7. Once the maturation process is done (the length of time depends on the grape and the desired final wine style the winemaker is looking to make) it’s then onto filtering and fining of the wine (the latter, fining, is only necessary if there are still tiny floaties in the wine after filtration)
Filtering: Pumping wine through a screen or pad to remove leftover grape and fermentation particles. Most wines are filtered for both clarity and stability, although many winemakers believe that some flavors and complexity are also stripped from the wine” – Wine Spectator
Fining: A technique for clarifying wine using agents such as bentonite (powdered clay), isinglass (fish bladder), casein (milk protein), gelatin or egg whites, which combine with sediment particles and cause them to settle to the bottom, where they can be easily removed” – Wine Spectator
8. Once the wine is essentially ‘cleaned up’ so it’s nice and bright and clear, then it is ready to be bottled, labelled and then hopefully it finds itself in a happy mouth like yours!
Before I jump into the white winemaking, if you’re interested in learning about rosé wine, I suggested you take a look at my Your Guide to Drinking Pink.
How is a White Wine Made?
1. Once the grapes are ripe and ready to be picked they are transported to the winery. As vintage aka grape harvest is in summer and it’s typically warm, it’s very important the grapes are transported as quickly as possible as white wine grapes in particular can easily be damaged by the heat. This is also why you hear about vineyard workers picking grapes at crazily early hours of the morning.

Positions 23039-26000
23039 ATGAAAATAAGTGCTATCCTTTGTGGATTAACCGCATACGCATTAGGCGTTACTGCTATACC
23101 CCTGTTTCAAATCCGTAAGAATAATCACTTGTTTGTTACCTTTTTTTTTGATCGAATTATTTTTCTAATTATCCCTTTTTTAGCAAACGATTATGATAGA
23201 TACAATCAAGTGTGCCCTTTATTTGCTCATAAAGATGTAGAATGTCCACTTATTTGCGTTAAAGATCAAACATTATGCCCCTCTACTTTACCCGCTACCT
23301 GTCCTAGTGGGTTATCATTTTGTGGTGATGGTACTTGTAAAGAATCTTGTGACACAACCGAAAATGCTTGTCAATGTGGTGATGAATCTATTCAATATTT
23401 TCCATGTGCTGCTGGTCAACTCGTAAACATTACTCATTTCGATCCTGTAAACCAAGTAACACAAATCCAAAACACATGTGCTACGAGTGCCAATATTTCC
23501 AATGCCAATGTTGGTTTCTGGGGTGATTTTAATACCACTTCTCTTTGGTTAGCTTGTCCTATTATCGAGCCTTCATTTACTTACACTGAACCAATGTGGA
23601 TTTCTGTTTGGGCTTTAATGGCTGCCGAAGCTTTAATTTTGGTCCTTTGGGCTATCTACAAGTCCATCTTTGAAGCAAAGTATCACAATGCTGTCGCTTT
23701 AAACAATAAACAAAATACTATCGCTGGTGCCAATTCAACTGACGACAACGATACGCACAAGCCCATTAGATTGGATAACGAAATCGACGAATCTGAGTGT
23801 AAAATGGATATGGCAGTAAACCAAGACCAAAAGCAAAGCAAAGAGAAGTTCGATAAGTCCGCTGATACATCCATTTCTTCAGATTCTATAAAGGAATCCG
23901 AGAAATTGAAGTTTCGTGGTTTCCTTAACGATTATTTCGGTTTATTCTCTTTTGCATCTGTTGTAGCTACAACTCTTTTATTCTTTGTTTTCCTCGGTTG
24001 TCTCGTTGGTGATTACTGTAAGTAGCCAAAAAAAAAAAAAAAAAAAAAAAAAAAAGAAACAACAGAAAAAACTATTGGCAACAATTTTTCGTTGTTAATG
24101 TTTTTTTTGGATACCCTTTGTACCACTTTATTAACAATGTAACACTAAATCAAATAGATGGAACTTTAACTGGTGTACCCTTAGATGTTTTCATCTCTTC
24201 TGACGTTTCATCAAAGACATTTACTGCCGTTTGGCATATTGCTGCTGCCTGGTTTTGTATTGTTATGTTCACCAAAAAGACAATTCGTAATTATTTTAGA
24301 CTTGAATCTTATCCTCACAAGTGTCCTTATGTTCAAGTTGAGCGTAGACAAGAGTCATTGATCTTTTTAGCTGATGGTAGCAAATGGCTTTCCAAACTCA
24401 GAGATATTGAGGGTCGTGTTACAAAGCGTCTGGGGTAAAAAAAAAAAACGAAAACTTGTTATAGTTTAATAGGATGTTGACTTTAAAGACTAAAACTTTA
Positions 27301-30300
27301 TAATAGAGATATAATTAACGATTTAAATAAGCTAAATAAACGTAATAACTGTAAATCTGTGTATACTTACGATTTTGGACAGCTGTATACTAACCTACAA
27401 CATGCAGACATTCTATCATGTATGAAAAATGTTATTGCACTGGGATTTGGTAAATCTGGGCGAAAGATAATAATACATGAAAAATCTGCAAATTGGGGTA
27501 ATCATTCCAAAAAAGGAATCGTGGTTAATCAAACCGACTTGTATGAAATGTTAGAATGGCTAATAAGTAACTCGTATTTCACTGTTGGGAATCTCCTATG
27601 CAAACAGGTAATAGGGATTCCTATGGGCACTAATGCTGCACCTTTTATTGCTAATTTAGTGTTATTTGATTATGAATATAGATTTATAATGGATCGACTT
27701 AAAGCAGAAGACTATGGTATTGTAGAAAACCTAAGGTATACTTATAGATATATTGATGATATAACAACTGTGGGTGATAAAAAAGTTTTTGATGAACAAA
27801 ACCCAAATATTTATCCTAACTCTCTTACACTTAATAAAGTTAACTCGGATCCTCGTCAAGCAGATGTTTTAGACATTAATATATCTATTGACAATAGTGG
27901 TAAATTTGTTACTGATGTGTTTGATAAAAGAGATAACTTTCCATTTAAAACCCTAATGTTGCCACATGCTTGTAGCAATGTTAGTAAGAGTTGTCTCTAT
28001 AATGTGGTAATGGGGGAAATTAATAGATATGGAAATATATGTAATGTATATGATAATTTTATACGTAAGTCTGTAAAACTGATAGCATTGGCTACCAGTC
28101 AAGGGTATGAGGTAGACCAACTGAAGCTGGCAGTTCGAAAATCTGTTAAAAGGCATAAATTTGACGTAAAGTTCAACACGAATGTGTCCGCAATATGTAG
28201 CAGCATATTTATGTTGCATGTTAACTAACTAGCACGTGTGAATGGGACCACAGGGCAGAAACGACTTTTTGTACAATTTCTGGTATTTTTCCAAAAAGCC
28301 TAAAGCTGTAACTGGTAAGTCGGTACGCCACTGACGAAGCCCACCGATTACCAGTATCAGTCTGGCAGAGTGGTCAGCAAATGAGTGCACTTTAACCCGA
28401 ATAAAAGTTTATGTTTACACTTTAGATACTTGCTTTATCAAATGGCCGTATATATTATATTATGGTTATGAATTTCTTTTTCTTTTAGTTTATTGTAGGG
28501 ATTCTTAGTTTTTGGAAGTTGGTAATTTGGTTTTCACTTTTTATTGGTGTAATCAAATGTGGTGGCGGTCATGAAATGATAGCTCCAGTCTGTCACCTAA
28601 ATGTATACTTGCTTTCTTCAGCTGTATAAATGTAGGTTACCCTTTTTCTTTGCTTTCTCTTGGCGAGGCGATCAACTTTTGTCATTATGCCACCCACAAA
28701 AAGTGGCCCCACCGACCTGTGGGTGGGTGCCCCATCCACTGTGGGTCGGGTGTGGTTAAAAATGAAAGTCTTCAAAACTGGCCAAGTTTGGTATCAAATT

2. The berries are then sorted as per the reds above and also crushed and de-stemmed
3. Now this is where the process changes slightly compared to red winemaking, the grapes are pressed before fermentation (typically). For most of the whites you’ll drink this is the case, however there are a lot of experimental winemakers out there who play around with this process.
Pro Knowledge: When pressing red grapes, it typically doesn’t happen till after or near the end of fermentation because for red wine you want the juice to stay in contact with the grape skins to enhance colour, tannins and other phenolics from the skins. If you’re making a white wine from red grapes (like the Tyler’s Pearl Grenache) then you must remove the skins from the juice asap to not impart any colour at all.
4. Next up you have the fermentation process which can be done in oak barrels or vats/tanks. Some whites will then go on to be filtered and fined from this stage and others will be matured in barrels for a bit longer to aid the style of wine the winemaker desires to make.
5. Finally the wine is filtered and fined to ensure it’s nice and clean and clear for you and me before being bottled and labelled
And there you have it – that’s the basics of making red and white wines. This is obviously a very basic overview, however if you’re interested in reading more, I would suggest checking out the below resources:
- How Wine is Made: From Grapes to Glass, by Wine Folly
- How wine is made: An illustrated guide to the winemaking process, by Jamie Goode